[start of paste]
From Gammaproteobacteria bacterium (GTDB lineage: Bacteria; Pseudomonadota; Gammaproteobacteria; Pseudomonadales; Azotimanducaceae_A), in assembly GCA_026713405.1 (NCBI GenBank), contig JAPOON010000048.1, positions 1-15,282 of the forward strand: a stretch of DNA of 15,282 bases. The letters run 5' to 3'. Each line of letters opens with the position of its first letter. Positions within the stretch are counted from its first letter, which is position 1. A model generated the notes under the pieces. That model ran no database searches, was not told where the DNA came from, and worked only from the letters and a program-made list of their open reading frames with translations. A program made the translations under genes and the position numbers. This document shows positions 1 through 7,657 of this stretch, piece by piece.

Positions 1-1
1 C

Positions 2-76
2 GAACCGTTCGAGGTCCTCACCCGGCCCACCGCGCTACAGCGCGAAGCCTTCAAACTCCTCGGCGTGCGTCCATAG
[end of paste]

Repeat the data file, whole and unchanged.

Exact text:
From Gammaproteobacteria bacterium (GTDB lineage: Bacteria; Pseudomonadota; Gammaproteobacteria; Pseudomonadales; Azotimanducaceae_A), in assembly GCA_026713405.1 (NCBI GenBank), contig JAPOON010000048.1, positions 1-15,282 of the forward strand: a stretch of DNA of 15,282 bases. The letters run 5' to 3'. Each line of letters opens with the position of its first letter. Positions within the stretch are counted from its first letter, which is position 1. A model generated the notes under the pieces. That model ran no database searches, was not told where the DNA came from, and worked only from the letters and a program-made list of their open reading frames with translations. A program made the translations under genes and the position numbers. This document shows positions 1 through 7,657 of this stretch, piece by piece.

Positions 1-1
1 C

Positions 2-76
2 GAACCGTTCGAGGTCCTCACCCGGCCCACCGCGCTACAGCGCGAAGCCTTCAAACTCCTCGGCGTGCGTCCATAG